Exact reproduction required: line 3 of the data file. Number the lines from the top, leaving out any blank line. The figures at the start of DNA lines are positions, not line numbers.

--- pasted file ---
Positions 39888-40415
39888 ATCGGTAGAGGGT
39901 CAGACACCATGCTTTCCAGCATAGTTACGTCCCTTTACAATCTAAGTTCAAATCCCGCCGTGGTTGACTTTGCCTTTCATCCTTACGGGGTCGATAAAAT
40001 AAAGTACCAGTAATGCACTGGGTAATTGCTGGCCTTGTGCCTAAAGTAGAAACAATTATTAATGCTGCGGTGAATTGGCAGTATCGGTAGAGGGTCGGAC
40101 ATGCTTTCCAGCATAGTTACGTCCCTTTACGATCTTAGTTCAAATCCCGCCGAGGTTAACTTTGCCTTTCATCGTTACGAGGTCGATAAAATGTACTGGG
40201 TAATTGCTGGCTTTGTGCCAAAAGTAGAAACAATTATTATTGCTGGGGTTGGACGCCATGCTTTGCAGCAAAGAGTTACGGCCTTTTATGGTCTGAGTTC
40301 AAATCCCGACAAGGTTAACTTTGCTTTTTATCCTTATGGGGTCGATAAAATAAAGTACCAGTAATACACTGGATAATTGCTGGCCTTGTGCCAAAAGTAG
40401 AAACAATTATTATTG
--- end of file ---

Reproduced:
39901 CAGACACCATGCTTTCCAGCATAGTTACGTCCCTTTACAATCTAAGTTCAAATCCCGCCGTGGTTGACTTTGCCTTTCATCCTTACGGGGTCGATAAAAT